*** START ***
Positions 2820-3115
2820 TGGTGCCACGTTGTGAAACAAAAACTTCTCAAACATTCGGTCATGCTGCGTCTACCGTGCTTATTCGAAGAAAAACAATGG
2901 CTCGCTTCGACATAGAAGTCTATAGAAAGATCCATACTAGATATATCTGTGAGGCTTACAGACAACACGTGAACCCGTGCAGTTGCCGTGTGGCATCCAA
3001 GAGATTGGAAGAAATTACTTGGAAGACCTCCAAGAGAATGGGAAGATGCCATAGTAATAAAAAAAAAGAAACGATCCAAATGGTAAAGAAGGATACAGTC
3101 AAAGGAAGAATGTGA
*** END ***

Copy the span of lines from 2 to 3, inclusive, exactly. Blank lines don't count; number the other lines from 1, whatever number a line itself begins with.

2820 TGGTGCCACGTTGTGAAACAAAAACTTCTCAAACATTCGGTCATGCTGCGTCTACCGTGCTTATTCGAAGAAAAACAATGG
2901 CTCGCTTCGACATAGAAGTCTATAGAAAGATCCATACTAGATATATCTGTGAGGCTTACAGACAACACGTGAACCCGTGCAGTTGCCGTGTGGCATCCAA